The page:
“Did Daisy put you up to this?” he’d replied.
“Of course. Why else would I call you?” she’d quipped, zinging him where it counted most.
“Well then, I’d be delighted to do this for my best friend,” Henry had fired back.
So she’d left him with Daisy at The Warehouse and walked out to her father’s limo and now here she was, wishing she was anywhere but here. Wishing she was on the far side of the universe so her father couldn’t find her. Wishing she was with Henry, because that was the only place she really wanted to be. With Henry and her silly dog – who also happened to love him.
What was it about Henry, she wondered. His down to earth frumpiness, his every word and deed grounded in easy going honesty? He never dated, never went out with other women and never talked about the future. He was like a man who had somehow missed out on getting caught up in the usual stream of life, and now he was just drifting along by himself…
Yet she knew he loved her, and it wasn’t just because she could see all the obvious markers. No, she could close her eyes and feel his love, feel his love like it was a living thing, like a vine that sought her out for nourishment.
‘So…why have we come to nothing?’ she wondered. ‘Why won’t he commit to me? To us?’
He’d mentioned how ill at ease her perceptions left him, but that wasn’t it. He’d never made a move for her after William was gone from the picture, well before ‘the change’ happened to her. Was he just a bachelor through and through? He was certainly committed to her – but only as a friend…
“Time for lunch!” Carol said as she set out a small linen table cloth on her adjoining table, then Carol set out a full set of sterling flatware. “And to drink? Pellegrino?”
She thought for a moment, thought about what Henry usually drank…
“Do you have a Piesporter?”
“We do. I believe it’s the Havemeier, and it’s a Spätlese, I think.”
“Perfect. Do you want to skip the soup?”
“Please. Salad for now.”
Carol smiled and turned away, her aura a soothing cool blue once again, but was that because her father was in the head, and so she hadn’t seen nor passed him by…? What had Henry said? That people tried to steal energy from others? Was that what Carol was reacting to?
“So…no soup, huh?” her father said, sitting down now and right across from her. “You running again?”
“I am. Up to six miles a day.”
He shook his head. “I’d better get extra medical insurance…for your knees.”
“Oh, they seem to be holding up well enough? How are you doing?”
“Been busy, but I hope we have time to talk after the game.”
“Yeah. I’ve got a three o’clock tee time and an event at the station downtown, then an owners meeting in the morning at the stadium…”
“Okay Dad, I get it…”
“Well, you see, I have a few ideas I wanted to go over with you and I was hoping we’d have time on the flight home, after the game.”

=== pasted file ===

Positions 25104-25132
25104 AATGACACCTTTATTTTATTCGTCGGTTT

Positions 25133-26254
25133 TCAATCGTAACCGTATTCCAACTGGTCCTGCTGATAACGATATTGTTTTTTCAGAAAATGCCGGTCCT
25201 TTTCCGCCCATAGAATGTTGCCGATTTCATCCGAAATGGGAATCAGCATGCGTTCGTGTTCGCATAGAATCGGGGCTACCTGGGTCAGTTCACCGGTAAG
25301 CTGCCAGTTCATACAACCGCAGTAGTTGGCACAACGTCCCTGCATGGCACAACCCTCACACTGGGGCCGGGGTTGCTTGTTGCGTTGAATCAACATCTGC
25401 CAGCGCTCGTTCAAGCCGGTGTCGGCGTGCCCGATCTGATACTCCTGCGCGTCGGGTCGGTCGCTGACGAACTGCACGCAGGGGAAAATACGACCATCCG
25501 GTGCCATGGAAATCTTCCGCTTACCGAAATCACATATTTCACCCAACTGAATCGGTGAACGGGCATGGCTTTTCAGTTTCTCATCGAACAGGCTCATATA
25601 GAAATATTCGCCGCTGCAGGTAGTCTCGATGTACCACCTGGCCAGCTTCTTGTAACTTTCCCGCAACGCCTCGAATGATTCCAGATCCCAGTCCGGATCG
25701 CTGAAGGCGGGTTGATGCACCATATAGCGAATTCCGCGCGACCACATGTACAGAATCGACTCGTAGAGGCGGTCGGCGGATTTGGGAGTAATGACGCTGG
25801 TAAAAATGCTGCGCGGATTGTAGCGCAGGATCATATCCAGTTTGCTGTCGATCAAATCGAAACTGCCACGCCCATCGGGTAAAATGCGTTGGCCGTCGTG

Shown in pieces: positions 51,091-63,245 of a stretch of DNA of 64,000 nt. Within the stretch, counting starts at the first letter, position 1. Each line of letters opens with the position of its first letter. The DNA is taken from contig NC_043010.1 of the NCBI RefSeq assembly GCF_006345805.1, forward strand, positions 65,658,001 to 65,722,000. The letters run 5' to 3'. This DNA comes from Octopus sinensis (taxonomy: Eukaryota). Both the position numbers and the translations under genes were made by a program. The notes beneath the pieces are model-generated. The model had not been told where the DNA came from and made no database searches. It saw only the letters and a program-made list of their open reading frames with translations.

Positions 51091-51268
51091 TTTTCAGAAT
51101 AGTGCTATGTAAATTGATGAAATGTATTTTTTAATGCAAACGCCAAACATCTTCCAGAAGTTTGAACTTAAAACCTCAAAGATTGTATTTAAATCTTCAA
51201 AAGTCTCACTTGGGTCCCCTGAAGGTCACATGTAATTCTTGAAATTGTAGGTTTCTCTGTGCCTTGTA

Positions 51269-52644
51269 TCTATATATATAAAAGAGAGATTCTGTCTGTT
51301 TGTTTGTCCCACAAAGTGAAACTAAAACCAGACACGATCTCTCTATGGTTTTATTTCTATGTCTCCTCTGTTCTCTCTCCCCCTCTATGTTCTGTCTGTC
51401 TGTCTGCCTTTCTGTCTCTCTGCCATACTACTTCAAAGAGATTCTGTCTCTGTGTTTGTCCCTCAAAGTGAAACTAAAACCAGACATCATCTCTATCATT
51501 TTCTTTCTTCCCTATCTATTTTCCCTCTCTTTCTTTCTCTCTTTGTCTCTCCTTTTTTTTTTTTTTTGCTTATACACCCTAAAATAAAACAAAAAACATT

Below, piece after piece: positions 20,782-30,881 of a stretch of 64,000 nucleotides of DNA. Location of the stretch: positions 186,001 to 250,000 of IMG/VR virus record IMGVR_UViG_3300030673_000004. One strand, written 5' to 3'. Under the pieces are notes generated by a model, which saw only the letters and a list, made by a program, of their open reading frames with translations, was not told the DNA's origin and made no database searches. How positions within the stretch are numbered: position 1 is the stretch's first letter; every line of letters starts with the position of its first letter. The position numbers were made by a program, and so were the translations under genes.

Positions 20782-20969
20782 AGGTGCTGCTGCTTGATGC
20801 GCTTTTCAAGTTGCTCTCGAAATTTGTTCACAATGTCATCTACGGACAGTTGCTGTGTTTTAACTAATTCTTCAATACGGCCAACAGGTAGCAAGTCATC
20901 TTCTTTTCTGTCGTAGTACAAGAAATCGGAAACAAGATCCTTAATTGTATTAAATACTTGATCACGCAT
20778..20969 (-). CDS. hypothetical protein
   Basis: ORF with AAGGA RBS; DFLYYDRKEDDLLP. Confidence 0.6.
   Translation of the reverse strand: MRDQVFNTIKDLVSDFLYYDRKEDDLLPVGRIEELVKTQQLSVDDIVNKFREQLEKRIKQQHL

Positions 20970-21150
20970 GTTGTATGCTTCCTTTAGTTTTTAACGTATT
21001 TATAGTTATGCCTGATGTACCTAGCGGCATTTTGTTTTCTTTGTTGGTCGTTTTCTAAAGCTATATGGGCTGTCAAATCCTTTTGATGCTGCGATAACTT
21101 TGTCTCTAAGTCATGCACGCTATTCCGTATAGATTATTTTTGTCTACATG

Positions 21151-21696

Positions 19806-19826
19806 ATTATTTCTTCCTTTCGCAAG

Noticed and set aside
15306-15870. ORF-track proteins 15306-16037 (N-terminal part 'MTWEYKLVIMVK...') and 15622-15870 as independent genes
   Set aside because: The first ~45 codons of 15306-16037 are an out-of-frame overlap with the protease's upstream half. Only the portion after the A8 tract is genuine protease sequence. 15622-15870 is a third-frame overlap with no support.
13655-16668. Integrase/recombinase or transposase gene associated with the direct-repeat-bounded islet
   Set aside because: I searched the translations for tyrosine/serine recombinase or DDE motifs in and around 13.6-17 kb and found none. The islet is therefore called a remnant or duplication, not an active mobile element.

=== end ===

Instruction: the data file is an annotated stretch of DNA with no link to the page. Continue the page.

“You really should try the soup. Enrique is a magician in the kitchen. The real deal.”
She smiled and nodded and he walked back to the conference table where Carol had set out their lunch, and Moloch walked by without so much as a glance…yet she felt him pass…felt him as he walked by, tentacles of hate reaching into her, pulling at her soul, trying to crush her…
But why? Why so much hate?
Enrique’s Newberg was indeed magical. Thick and heavy with cream and butter, after she finished it was all she could do to keep her eyes open, and after a few minutes she stopped trying. Her eyelids felt heavy and she was soon asleep…
…and in a deep dream…
She was walking in deep woods, a heavy forested world thick with tall pines waving like seaweed caught inside a wuthering tidal flow. She heard knocking in the clouds and looked up, saw wavering pines jousting in an unseen tournament, the sky alive with their arboreal combat. Then she felt something new, something everywhere, all around her.
Wolf? A wolf.
No…wolves. A pack of them. Closing in. On. Me.
She turned and looked into the trees but it was too dark to see much of anything there. Then…she heard a breaking branch. Close. And then soft footsteps, coming closer. Another crack! Another splitting twig.
She swung around and now she could see their eyes. Greenish gold, shifting orbs adrift in the twilight. Then more, many more. Like stars adrift in the forest, yet they were coming for her.
And then, one of them stepped into the light and he was huge, a monster sized wolf. His eyes seemed cold and feral, and a lust for death dripped from his fangs as he came to her slowly, steadily, his eyes walls of veiled regret.
Yet his aura was palest blue, and then it hit her. This was like Henry’s aura. Pale blue and under calm control, yet this was not Henry. No, this was Death, and Death was coming for her. Now.
She looked around. And saw there was. No place. To run.
Her heart. Beating hard. She felt pressure behind her eyes. Pressure, to run. But to where?